14. Hi, Chris, great article. My question is about well water. When we moved here 20 yrs ago we put in a reverse osmosis system because our well water (the well is over 200′ deep) often has a slight sulfur taste. Now I worry that we should have been drinking the well water straight in order to get the minerals. Which is more beneficial/safer – to drink the well water, get the minerals and risk the bacteria/possible pollution, or to filter the well water and get the minerals somewhere else? We are out in the country but there is a huge military base nearby that could be polluting the groundwater. thx.

  15. Thanks so much for your take on the water recommendation.

    I love kombucha as an ‘electrolyte’ drink while hiking in the hot sun. I’ve been able to do the same hikes without getting dehydrated that I had suffered on while drinking lots of plain water. One bottle of kombucha to one bottle of plain water seems to do the trick for me.

    • Kombucha is awesome! It saved my back when I had a bulging L4-5. Reduced inflammation, gluten-free and McKenzie Press-Ups…..those saved my back. No surgery. I am on my way in a few to get Kombucha at the Farmers Market. Trying a new flavor: Pina Colada.

      Thanks for your reply

  16. I wonder how much water our paleolithic ancestors drank? They certainly didn’t have nalgenes. I bet our ancestors ran more dehydrated than we think.

    • Really. This whole drink-tons-of-water thing doesn’t ring true for me at all. It never has. Our ancestors didn’t have Nalgenes. Well said.

  17. We have a whole house water filtering system and to me the water just taste better because it is so clean tasting. Besides when I bath or wash clothes none of the toxic get into my skin or my clothes. I am all about fresh clean water.
    Great article…I too drink when I am thristy, some days more then others. Go figure.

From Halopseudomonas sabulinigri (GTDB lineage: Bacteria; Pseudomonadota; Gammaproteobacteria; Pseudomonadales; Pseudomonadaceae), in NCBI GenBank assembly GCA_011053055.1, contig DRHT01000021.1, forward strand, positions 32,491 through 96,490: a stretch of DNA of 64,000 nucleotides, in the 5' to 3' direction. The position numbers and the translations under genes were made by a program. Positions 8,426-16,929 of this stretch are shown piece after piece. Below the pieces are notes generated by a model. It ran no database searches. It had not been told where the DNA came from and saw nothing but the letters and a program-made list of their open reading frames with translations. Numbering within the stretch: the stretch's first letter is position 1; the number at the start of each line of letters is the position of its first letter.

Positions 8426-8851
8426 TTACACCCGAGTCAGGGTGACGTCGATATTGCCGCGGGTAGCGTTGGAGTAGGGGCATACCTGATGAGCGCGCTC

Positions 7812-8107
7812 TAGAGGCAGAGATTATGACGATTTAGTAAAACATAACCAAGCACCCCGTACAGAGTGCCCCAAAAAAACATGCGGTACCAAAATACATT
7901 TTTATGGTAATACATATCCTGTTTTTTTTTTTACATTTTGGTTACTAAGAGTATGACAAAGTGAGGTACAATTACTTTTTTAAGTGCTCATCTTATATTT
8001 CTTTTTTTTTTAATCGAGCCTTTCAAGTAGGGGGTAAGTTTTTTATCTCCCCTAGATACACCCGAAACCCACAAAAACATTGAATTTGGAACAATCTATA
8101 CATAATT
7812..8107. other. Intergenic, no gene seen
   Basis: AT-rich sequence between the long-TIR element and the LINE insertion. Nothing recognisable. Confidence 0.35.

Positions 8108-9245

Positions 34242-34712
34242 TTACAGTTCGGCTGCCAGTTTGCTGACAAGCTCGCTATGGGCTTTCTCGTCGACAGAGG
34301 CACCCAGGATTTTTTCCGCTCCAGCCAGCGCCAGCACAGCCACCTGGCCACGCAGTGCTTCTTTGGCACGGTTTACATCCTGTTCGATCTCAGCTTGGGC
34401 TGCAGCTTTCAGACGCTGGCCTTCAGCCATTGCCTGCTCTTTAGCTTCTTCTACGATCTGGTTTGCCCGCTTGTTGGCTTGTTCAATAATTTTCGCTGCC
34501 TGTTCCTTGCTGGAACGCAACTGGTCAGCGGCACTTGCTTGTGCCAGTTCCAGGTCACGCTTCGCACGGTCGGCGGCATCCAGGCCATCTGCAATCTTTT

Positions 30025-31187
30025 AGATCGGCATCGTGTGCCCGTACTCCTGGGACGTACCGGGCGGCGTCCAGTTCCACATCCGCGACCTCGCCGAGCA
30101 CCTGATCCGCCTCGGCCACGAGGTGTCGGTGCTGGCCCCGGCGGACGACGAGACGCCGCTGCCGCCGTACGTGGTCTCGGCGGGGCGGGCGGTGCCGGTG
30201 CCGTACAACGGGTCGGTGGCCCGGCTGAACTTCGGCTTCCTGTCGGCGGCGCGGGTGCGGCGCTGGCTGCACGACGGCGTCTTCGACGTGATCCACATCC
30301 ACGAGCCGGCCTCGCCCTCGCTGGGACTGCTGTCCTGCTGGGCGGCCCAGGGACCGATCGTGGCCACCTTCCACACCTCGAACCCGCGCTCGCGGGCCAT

• Could not agree more about filtered water. Mine is an Aquasana whole house filter. Stripping out the flouride, chlorine, and who knows what else. The water taste is excellent. It’s just a shame I’m also using that to flush the toilets. 🙂

      • @Rufus, It is good to have it in your toilets too Rufus. If your toilets have treated water in them the Chlorine will evaporate into the air as the water stays exposed to the air. You then are breathing the chemicals instead of drinking them. My unit is a whole house Aquasana also, I am very happy with it.

      • The Aquasana system does not remove fluoride, also be sure to check if your municipality uses chlorine or chloramines to sanitize water because the system will only reduce chloramines not completely remove them.

  18. I have a whole house water filtration system and I keep glass water bottles in the refrigerator. When I go out of the house for work or errands I carry water with me. Throughout the day I sip water and carry my water into resturants when I go out to eat.
    Water filtered with a quality system and consumed on a regular basis (not to excess) is what works best for me.